Gov. to Seek Level Funding for Higher Education

With Governor Tom Corbett’s commitment to level-fund higher education in the new fiscal year, state-owned and state-related university officials are pledging to keep any tuition hikes as low as possible.  “This agreement, this working together, will allow our schools to better plan their budgets for the coming year and make the best use of their resources,” Corbett said at a capitol news conference.  “Their commitment should allow students, and particularly their families, to plan their own budgets accordingly.”  Corbett was flanked by the state’s higher education leaders as he made Friday’s announcement. 

This agreement – level-funding in exchange for minimal tuition hikes – is similar to a deal that was ultimately struck last year.  Corbett says it resulted in the lowest tuition increases in more than a decade.  “For example, Temple University did not raise tuition last year; Penn State had their lowest tuition increase in nearly 40-years.” 

The state appropriated nearly $1.6-billion to higher education in the current fiscal year, and Corbett is proposing the same amount for FY2013-14.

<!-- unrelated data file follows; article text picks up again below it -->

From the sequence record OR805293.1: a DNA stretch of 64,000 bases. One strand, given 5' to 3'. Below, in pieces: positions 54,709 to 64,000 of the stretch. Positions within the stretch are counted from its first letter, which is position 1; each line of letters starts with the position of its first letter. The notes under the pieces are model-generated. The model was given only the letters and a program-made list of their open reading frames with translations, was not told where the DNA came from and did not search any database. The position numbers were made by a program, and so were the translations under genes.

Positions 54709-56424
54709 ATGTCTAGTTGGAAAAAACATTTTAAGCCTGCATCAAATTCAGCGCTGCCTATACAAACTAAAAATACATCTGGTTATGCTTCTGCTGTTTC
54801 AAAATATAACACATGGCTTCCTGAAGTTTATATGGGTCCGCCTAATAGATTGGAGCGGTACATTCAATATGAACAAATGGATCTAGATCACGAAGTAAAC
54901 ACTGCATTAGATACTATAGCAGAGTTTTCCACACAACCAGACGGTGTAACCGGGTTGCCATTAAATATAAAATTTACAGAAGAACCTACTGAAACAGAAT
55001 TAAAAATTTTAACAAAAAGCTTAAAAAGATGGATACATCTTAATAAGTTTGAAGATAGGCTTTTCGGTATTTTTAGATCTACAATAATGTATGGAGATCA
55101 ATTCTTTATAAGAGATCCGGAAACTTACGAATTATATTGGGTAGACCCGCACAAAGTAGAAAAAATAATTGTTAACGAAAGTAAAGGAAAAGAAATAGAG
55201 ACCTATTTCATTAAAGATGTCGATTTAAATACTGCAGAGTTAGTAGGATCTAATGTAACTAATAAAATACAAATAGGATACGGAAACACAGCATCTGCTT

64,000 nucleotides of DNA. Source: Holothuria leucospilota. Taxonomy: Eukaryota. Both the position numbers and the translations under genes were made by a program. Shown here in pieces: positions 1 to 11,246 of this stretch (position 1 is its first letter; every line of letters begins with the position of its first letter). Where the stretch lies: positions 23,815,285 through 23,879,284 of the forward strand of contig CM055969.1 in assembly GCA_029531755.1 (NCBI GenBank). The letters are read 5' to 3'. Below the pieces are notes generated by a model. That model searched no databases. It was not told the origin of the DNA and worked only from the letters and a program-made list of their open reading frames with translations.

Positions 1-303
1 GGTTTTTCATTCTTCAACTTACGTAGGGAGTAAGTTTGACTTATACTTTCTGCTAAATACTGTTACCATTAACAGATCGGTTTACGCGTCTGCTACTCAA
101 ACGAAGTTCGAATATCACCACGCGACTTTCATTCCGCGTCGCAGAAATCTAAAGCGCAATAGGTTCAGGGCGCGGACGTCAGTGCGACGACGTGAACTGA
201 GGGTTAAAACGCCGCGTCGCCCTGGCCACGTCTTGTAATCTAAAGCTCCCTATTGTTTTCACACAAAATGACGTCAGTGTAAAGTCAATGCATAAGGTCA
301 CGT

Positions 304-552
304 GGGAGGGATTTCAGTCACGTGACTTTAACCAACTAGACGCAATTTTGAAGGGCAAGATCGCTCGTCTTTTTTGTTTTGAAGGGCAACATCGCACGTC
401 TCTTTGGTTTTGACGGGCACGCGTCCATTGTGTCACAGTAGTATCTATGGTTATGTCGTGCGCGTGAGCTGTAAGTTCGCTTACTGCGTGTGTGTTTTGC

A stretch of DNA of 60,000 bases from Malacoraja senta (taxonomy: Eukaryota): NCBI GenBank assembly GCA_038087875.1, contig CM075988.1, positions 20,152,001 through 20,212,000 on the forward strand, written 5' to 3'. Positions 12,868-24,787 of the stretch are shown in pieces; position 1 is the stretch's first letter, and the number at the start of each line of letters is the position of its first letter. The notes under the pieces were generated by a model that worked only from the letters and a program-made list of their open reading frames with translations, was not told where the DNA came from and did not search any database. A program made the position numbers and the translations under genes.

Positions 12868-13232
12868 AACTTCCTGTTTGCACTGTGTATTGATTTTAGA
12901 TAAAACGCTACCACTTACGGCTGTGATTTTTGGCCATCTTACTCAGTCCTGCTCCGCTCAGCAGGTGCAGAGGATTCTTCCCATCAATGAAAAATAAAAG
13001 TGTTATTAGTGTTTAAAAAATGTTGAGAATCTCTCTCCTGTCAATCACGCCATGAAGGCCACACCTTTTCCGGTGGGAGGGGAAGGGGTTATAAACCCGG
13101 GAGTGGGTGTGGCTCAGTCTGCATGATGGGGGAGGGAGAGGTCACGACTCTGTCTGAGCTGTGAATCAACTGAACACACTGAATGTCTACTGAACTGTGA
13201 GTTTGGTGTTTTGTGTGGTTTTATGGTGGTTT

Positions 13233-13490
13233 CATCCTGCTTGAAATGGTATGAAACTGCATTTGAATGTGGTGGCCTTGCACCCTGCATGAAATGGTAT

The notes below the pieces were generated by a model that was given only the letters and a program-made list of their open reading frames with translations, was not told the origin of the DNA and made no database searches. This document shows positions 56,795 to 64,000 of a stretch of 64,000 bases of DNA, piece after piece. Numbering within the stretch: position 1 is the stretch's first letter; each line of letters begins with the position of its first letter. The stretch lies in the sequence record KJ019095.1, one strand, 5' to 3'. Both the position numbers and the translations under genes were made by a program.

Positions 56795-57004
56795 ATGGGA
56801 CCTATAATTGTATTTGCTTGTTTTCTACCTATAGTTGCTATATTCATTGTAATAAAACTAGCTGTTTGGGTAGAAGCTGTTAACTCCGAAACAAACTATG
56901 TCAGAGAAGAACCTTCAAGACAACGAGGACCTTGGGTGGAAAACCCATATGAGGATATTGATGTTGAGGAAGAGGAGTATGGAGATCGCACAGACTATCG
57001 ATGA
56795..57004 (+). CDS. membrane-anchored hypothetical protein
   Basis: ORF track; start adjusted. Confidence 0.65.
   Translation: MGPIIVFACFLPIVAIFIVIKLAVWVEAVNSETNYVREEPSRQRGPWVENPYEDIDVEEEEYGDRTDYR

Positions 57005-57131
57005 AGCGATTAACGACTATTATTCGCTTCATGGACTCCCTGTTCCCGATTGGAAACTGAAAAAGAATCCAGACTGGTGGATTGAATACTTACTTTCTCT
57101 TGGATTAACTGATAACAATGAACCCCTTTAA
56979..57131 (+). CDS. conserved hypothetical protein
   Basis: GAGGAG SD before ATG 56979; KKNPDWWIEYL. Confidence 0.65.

State Senator Jake Corman (R-Centre) says level-funding is significant in what continue to be difficult budget times.  “As Appropriations Chairman I can tell you that this coming fiscal year… our cost-carry-forward items – such as Medicaid, debt service, corrections, things of that nature – will grow at a higher rate than what our revenues will grow next year,” he explains. 

This sort of early collaboration between Governor Corbett and the higher education community is a change of pace from previous budget cycles.  Two years ago, higher education received a near 20% cut, after even steeper cuts were initially proposed.  Last year, a level-funding deal wasn’t struck until long after Corbett proposed another round of stiff cuts

With that track record in mind, Democrats don’t seem too impressed with Friday’s announcement.  “By flat funding higher education, Tom Corbett is keeping in place harsh cuts from past budgets and ignoring cost of living increases,” says Pennsylvania Democratic Party Chairman Jim Burn, “Tom Corbett has the wrong priorities.” 

Corbett will discuss all of his priorities on Tuesday when he delivers his annual budget address to a joint session of the General Assembly.

Resource Extraction Bill Awaits Governor’s Signature